It’s two days after the primary election in Kentucky, and we had an abysmal, embarrassing, pathetic, wretched (you get the idea) voter turnout in Northern Kentucky – particularly in my home county, Boone. As of 3 PM on Tuesday only 10% of eligible Boone County voters had showed up at their polling locations, and when the polls closed we had surged to a county-wide high of just over 16%. Beyond sad. That morning, while monitoring a Facebook group for my neighborhood, I came across this post: “Enough with the political stuff already!”
OK, I will conceded that it is a neighborhood page that was established for the primary purpose of sharing information about plumbers, electricians, hairdressers, pets and deck builders. And the handful of posts from local candidates asking for votes certainly stuck out among the listings of lost/found dog pictures. However, elections come around only once every two years and the responsibility of voting is, in my opinion, a close third in importance to Love God and Love Each Other. I am fairly certain that if asked, Jesus would support “GOTV” efforts. Voting is the single most important thing that we, as Americans, can do.
Our votes are our voice, unless you are one of those admirable few who write to their legislators or call them on a regular basis. And how in the world can we give responsible voice to our concerns as citizens if we don’t take the time to educate ourselves on the “political stuff”? Two friends of mine worked the polls on Tuesday and were amazed at the number of people who came in to vote and had no idea what party to which they belonged. How exactly are they able to make an informed vote if they don’t even know their own party? It’s not like it’s difficult to find out your registration status, unless of course you live where there is no internet access – which I know DOES exist – even in Boone County. However I’d bet money that all or most of those people DID have internet access, given the precinct locations at which my friends served (hint: NOT rural areas, NOT without electricity).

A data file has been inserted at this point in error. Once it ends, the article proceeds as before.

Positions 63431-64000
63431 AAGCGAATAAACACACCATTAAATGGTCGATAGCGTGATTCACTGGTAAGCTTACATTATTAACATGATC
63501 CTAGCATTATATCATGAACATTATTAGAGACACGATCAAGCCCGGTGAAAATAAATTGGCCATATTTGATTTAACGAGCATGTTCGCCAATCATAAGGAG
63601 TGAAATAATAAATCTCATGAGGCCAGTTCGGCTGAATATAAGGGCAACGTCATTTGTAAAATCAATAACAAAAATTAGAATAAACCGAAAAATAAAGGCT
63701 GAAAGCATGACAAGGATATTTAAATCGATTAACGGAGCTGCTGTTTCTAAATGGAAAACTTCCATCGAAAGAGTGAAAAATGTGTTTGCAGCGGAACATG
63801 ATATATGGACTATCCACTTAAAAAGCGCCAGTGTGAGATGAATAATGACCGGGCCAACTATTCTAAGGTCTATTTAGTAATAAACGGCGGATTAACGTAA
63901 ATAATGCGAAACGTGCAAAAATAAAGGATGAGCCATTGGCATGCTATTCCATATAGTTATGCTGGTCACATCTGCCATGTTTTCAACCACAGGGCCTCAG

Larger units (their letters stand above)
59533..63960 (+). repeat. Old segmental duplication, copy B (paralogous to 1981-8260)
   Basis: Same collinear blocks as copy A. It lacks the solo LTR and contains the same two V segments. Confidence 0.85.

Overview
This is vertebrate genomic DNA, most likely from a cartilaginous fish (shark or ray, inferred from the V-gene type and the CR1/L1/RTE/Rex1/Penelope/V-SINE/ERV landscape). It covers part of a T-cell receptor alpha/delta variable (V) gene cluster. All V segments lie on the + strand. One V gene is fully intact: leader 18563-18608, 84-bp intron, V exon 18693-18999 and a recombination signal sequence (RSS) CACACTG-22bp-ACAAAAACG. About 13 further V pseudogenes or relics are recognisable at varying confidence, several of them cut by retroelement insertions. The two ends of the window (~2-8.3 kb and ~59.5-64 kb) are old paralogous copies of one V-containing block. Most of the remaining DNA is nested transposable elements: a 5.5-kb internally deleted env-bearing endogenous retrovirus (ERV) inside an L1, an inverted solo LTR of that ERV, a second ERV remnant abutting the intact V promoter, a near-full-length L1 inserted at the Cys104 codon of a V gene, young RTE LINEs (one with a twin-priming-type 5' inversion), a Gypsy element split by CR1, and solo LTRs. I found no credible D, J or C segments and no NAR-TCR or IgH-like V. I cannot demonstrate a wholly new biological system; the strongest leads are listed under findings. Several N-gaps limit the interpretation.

That “political stuff” is necessary. Particularly because MOST (not all) people barely make an effort to be informed. And by the way, watching the CNN or Fox News world-in-80-seconds evening report does not count as being informed. I will be the first to admit that by the middle of September, sometimes sooner, I am mentally tuning out all the political ads – I do the same thing with Christmas shopping commercials the last week before Christmas. BUT until voters become self motivated to seek out information from independent, varied sources; and until those same people become active participants in our political process at the local, state and national level, that “political stuff” is the best window we have to what our elected officials are doing (or not doing) on our behalf.
So bring on the political stuff: the good, the bad and the ugly. Because it’s my job as a voter to dissect it and figure out what it means for me, my family and my community.